Vasoconstrictor hormones cause contraction of vascular smooth muscle (VSM) cells by increasing cytosolic free Ca2+ concentration ([Ca2+]i). The best characterized signal transduction pathway leading to elevation of [Ca2+]i involves inositol trisphosphate-mediated release of Ca2+ from the sarcoplasmic reticulum (SR) and Ca2+ entry via non-selective calcium-permeable cation channels. Voltage-sensitive L-type Ca2+ channels are also known to be important in vasoconstrictor action, though the signaling pathways leading to activation of L-type channels are not well characterized. We have previously demonstrated that physiological concentrations of [Arg8]-vasopressin (AVP, 10-100 pM) induce Ca2+ spiking in A7r5 VSM cells by a novel signaling pathway that leads to activation of L-type Ca2+ channels. Membrane depolarization is presumably required for L-type Ca2+ channel activation. We hypothesize, that AVP exerts a depolarizing effect on the smooth muscle cells. Among the most likely candidates to elicit this effect are non-selective cation channels. We have previously provided evidence for two distinct non-L-type divalent cation entry pathways activated by AVP. The molecular natures of the channels that mediate these effects are not known, but members of the transient receptor potential (TRP) family of non-selective cation channels have been implicated. The present proposal seeks to examine the hypothesis that these divalent cation entry pathways play an important role in the Ca2+ spiking response to physiological AVP concentrations.
The specific aims are to: 1) identify which TRP channel homologues are expressed in A7r5 cells and rat mesenteric artery smooth muscle cells (RMASMC) using RT-PCR and Western blotting; 2) characterize the non-selective cation currents activated by 100 pM AVP in A7r5 cells and RMASMC and evaluate their contribution to membrane potential changes using patch clamp techniques; 3) dissociate """"""""capacitative"""""""" store-operated Ca2+ entry from non-capacitative AVP-stimulated Ca2+ entry pathways and determine which is/are important in triggering Ca2+ spiking; 4) knock out or overexpress specific TRP channel homologues to determine their role in AVP-stimulated Ca2+ signaling and their relationship to AVP-stimulated nonselective cation currents and Ca2+ entry pathways.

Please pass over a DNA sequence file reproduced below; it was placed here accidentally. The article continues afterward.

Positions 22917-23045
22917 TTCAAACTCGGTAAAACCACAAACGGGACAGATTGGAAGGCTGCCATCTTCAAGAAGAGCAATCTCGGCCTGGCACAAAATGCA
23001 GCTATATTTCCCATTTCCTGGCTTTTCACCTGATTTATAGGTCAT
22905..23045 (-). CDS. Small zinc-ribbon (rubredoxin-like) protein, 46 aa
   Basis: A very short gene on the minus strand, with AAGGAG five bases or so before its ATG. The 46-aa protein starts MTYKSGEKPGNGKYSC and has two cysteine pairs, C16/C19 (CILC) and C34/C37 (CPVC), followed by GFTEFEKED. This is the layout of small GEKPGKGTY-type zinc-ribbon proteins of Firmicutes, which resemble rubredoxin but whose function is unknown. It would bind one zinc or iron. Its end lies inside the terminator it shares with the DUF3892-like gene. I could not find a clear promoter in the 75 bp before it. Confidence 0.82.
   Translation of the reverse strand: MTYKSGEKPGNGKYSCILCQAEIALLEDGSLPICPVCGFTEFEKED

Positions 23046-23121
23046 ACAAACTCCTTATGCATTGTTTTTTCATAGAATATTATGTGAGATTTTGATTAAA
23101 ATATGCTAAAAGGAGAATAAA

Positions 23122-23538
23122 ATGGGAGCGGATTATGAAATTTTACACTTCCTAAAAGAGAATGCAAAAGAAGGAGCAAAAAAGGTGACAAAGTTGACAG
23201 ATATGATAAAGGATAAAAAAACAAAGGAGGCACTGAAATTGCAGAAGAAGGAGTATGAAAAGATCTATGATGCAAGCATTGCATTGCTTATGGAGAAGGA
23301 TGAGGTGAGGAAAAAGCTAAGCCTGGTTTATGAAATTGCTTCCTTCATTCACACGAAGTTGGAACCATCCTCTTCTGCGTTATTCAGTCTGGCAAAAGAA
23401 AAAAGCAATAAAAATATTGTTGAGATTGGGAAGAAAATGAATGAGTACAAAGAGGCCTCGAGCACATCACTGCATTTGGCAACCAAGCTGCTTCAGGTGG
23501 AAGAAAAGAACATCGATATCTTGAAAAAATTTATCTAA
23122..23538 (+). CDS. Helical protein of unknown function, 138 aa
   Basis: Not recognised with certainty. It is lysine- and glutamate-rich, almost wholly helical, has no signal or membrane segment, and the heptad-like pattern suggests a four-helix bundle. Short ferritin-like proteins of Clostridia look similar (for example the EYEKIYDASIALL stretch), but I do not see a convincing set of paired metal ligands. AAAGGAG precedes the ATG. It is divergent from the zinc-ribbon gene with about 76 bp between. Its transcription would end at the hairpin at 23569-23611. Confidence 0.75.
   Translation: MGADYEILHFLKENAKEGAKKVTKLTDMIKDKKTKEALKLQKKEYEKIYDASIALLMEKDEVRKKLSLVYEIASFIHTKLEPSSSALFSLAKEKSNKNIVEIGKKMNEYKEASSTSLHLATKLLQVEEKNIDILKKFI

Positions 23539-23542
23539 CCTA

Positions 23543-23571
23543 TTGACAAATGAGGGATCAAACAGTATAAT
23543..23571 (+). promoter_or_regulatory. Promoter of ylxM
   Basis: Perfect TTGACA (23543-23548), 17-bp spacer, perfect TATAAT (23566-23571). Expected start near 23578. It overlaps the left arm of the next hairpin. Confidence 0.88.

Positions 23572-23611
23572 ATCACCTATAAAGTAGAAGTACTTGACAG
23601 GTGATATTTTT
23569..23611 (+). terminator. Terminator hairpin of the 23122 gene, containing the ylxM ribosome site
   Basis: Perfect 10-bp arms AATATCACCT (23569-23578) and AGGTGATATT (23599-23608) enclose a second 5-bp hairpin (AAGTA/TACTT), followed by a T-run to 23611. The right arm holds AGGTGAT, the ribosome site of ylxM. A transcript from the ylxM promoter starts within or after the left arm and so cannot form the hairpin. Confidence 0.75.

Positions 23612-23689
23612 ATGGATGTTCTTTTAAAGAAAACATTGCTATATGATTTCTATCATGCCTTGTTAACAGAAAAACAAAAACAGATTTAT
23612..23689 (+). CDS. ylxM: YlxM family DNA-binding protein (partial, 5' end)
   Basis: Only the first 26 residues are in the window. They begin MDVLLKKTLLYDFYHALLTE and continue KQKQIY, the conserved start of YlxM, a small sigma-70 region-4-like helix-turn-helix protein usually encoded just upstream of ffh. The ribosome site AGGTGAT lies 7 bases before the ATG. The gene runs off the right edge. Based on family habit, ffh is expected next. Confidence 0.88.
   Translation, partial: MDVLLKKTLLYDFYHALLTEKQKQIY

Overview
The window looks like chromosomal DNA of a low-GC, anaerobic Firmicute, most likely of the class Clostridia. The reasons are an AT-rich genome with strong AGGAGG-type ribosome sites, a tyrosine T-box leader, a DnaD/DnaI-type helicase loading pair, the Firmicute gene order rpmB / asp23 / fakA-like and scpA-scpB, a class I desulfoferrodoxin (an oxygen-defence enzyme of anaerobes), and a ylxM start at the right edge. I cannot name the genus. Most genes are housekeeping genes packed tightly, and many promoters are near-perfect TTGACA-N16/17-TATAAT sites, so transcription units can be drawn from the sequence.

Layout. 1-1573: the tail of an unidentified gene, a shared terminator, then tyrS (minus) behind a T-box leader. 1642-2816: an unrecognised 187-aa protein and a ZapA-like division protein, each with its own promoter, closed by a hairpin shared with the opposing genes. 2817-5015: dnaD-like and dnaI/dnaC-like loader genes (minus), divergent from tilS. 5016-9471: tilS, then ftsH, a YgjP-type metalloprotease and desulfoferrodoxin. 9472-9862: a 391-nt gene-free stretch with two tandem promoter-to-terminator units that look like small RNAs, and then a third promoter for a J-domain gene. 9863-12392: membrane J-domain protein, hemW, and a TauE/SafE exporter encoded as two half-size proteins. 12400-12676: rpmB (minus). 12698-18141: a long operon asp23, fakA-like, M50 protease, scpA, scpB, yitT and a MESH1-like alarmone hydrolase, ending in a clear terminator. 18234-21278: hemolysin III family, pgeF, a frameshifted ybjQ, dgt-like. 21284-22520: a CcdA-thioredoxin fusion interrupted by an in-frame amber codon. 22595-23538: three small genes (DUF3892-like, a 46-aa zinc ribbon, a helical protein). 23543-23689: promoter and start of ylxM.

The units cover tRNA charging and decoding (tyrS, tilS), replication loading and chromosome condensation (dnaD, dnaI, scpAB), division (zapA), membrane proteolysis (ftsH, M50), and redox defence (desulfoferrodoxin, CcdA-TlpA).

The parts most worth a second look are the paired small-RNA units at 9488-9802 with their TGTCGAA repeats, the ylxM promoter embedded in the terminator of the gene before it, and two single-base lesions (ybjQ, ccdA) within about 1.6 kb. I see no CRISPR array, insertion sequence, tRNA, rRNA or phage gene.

National Institute of Health (NIH)
National Heart, Lung, and Blood Institute (NHLBI)
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Experimental Cardiovascular Sciences Study Section (ECS)
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Velletri, Paul A
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Loyola University Chicago
Schools of Medicine
United States
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